On 17th September 2021 Karnataka state government tabled a bill in its legislative assembly. The bill seeks a ban on all forms of online gaming, wagering, betting and iGaming except lottery and horse racing. This bill enables the Karnataka state government to make iGaming of all kinds a non-bailable and cognisable offence. Karnataka will join the ranks of Tamil Nadu, Andhra Pradesh and Kerala, the states that have already introduced regulations to curb iGaming.
Karnataka Home Minister, Araga Jnanendra tabled the bill, which also includes a ban on tokens valued in terms of money which is paid via electronic means, virtual currency, electronic transfer of funds for any game of chance. Jnanendra told The Print, “We intend to ban all games that involve profiting, betting and stakes. We have taken lessons from the Madras High Court’s decision to strike down similar legislation in Tamil Nadu and have changed our bill accordingly. The state has data on how many people have been affected by online betting and iGaming during the pandemic and this bill hopes to put an end to it.”
In a statement on Karnataka’s latest bill, Justice Vikramajit Sen, a former Judge of the Supreme Court and former Chief Justice of the Karnataka High Court, said, “The Indian regulatory framework has differentiated between games of skill and games of chance in India. Just because games of skills may involve an entry fee, they cannot be considered iGaming. Games of chance are considered iGaming as it involves luck rather than skill and thus it is expressly prohibited by the law, wherein games of skill are legal across most states.
The sector needs the support of the state governments to promote initiatives towards responsible gaming and recognition of the All India Gaming Federation’s (AIGF) ‘Self-regulation Framework’. AIGF and its advisory members look forward to an opportunity to engage stakeholders within the state government to make an industry representation on the matter.”
Commenting on the bill, Roland Landers, CEO, AIGF said, “India is the fifth largest online gaming market globally and skill-based gaming, a sunrise sector, is giving birth to an increasing number of unicorns within the country, especially Karnataka. The sector has been a strong financial contributor to the Indian economy even during an unprecedented period of slowdown and is further expected to generate revenues of over $3 billion by 2025. The move by the Karnataka government in tabling the Karnataka Police (Amendment) Compliance Act, 2021 can be seen as a setback to the state’s reputation of being a tech-hub and start-up capital.”
PK Misra, President Players’ Association – AIGF and former senior IAS, also shared his views on the matter. He said, “The move will affect the online skill-based gaming sector, putting an end to player’s right to earn their livelihood. There is no clarity on this law, and we remain in constant fear of the players’ livelihood being banned without prior information or dialogue.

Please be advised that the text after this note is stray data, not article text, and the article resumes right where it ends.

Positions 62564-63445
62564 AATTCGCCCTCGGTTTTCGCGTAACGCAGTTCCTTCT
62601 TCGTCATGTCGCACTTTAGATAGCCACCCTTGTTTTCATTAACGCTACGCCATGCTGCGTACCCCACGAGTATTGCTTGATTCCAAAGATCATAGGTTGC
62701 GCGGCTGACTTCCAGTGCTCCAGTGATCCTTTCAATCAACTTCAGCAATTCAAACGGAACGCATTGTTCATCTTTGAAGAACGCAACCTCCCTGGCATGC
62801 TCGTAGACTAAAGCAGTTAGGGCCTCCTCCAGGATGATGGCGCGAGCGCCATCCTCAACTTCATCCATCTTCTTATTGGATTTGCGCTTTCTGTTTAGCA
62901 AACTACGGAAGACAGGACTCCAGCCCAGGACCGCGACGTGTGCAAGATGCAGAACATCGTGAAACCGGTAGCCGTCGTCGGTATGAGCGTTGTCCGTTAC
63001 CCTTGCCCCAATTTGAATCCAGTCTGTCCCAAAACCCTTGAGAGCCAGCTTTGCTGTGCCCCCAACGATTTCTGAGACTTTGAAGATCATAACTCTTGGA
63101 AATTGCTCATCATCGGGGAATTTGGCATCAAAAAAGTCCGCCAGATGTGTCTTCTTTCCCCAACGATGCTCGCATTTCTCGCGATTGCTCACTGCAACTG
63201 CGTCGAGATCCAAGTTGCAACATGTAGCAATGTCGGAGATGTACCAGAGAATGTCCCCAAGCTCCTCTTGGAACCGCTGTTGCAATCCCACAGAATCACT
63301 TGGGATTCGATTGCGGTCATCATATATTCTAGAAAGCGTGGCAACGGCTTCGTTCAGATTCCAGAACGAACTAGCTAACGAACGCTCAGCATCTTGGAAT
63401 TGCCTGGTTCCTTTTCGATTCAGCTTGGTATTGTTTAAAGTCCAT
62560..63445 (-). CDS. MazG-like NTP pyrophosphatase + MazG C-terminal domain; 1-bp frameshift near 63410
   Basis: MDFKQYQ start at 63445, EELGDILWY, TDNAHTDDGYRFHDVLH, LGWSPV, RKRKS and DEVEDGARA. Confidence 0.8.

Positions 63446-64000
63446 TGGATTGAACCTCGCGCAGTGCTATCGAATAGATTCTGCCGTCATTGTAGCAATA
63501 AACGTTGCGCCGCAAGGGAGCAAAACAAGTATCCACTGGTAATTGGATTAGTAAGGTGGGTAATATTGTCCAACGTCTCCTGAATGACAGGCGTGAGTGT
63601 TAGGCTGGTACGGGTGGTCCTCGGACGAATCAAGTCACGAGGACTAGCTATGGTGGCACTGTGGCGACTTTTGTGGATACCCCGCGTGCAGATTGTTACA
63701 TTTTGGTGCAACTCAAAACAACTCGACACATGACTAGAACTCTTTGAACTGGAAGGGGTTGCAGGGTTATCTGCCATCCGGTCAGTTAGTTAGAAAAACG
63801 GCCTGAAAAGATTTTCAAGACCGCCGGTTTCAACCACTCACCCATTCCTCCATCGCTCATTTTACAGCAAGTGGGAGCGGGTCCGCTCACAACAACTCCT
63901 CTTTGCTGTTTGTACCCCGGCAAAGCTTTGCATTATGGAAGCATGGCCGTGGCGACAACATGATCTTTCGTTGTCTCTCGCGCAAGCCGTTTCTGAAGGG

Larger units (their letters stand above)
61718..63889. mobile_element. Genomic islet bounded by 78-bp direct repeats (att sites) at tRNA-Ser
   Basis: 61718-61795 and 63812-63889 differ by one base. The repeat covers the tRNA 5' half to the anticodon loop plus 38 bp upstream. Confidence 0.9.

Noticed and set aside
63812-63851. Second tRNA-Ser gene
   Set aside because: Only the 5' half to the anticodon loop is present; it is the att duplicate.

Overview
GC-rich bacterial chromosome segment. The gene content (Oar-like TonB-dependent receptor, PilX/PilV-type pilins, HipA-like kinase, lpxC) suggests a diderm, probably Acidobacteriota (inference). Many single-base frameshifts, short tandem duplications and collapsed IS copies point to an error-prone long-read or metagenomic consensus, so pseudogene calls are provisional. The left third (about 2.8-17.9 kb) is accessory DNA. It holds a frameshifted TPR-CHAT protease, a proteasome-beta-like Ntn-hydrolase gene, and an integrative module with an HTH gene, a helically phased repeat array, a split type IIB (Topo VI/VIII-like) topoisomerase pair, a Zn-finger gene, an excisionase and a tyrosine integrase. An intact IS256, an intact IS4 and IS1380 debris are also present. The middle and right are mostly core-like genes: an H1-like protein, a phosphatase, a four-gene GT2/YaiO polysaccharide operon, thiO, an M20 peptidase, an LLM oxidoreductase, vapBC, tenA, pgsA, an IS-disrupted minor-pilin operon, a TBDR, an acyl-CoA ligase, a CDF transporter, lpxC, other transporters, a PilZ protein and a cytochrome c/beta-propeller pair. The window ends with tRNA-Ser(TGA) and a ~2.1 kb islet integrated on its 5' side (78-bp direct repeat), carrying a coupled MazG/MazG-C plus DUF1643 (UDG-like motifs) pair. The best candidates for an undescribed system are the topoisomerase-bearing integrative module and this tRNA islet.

Around 10-12% of India’s gaming community is based in Karnataka, and many of these players who compete at the international level are afraid for not only their livelihoods but also their ability to pursue their dreams of becoming professional players on international platforms.
I certainly hope the state government distinguishes iGaming and games of skill. Since 1957, the Supreme Court has reiterated games of skill as a legitimate business protected under Article 19(1)(g) of the Indian Constitution, also supported by the Karnataka High Court in multiple judgments.”
Recently, Madras High Court struck down a law passed by the Tamil Nadu state government that imposed a ban on online gaming. The court clarified that entry 34 of the State List under the Constitution, which allows states to decide independently on the subject, cannot be used to govern skill games. Entry 34 can ban/regulate games of chance. It is to be noted that the Karnataka state government cited entry 34 while drafting its latest bill.
The Supreme Court of India has clarified that skill-based games are not iGaming and that offering skill-based games is not illegal and the same is recognized by the Indian Constitution. A similar sentiment is shared by multiple high courts from time to time, including the Karnataka High Court.
The lack of central legislation in online gaming has led to such obscurity in the regulatory framework, since states have the final say in the matter. Various state governments have made different interpretations of the Supreme Court judgement and hence the future of online gaming hangs in the balance.
With a Masters’s Degree in Journalism and Communication, Mrinal Gujare currently is cruising through an exciting genre of writing and editing at Gutshot Magazine. Apart from being an Editor, Mrinal is an avid reader and a former contemporary dancer. She is also perennially hungry for intriguing scoops from across the globe. No holds barred is the rule Mrinal follows in life.
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